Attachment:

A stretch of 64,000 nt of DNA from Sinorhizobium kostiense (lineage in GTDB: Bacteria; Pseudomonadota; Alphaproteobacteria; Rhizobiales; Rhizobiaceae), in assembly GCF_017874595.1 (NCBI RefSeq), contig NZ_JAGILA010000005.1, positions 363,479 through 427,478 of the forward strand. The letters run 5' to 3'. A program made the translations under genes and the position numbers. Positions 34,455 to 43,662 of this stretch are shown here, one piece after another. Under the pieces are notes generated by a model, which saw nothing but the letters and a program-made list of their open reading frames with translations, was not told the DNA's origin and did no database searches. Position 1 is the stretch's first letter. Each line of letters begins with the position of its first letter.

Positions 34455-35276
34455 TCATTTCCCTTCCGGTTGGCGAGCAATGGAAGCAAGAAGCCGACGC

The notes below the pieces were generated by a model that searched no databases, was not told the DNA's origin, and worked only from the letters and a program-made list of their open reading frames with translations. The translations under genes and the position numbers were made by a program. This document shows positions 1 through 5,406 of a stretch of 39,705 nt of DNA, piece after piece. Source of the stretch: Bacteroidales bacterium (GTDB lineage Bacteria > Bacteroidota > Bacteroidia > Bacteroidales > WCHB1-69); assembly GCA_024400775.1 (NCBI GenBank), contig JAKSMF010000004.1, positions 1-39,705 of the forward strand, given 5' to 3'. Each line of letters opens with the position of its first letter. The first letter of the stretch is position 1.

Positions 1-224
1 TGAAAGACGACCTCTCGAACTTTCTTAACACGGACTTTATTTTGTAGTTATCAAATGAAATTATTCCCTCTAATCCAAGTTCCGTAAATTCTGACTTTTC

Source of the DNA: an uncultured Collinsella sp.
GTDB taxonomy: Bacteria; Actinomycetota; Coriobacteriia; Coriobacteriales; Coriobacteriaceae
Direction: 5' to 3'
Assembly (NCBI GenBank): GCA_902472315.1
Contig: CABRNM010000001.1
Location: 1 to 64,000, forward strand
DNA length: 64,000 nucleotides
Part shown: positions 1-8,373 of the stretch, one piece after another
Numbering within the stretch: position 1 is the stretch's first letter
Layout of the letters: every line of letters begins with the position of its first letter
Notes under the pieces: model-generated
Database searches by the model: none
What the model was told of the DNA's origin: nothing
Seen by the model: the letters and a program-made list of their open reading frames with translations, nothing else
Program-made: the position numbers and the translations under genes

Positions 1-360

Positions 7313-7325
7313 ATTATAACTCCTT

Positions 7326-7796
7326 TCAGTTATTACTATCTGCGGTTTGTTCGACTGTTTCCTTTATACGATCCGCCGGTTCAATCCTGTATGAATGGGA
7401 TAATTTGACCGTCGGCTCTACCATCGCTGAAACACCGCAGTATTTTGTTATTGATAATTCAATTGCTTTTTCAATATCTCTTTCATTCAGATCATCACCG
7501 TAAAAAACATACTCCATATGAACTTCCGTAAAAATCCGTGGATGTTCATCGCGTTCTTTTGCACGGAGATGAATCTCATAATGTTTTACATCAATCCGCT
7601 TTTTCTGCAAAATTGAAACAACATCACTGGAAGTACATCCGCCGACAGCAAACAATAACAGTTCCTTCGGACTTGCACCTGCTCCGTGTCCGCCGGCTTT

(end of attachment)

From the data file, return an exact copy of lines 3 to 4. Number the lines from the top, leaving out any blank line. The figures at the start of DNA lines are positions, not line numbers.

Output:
34455 TCATTTCCCTTCCGGTTGGCGAGCAATGGAAGCAAGAAGCCGACGC

The notes below the pieces were generated by a model that searched no databases, was not told the DNA's origin, and worked only from the letters and a program-made list of their open reading frames with translations. The translations under genes and the position numbers were made by a program. This document shows positions 1 through 5,406 of a stretch of 39,705 nt of DNA, piece after piece. Source of the stretch: Bacteroidales bacterium (GTDB lineage Bacteria > Bacteroidota > Bacteroidia > Bacteroidales > WCHB1-69); assembly GCA_024400775.1 (NCBI GenBank), contig JAKSMF010000004.1, positions 1-39,705 of the forward strand, given 5' to 3'. Each line of letters opens with the position of its first letter. The first letter of the stretch is position 1.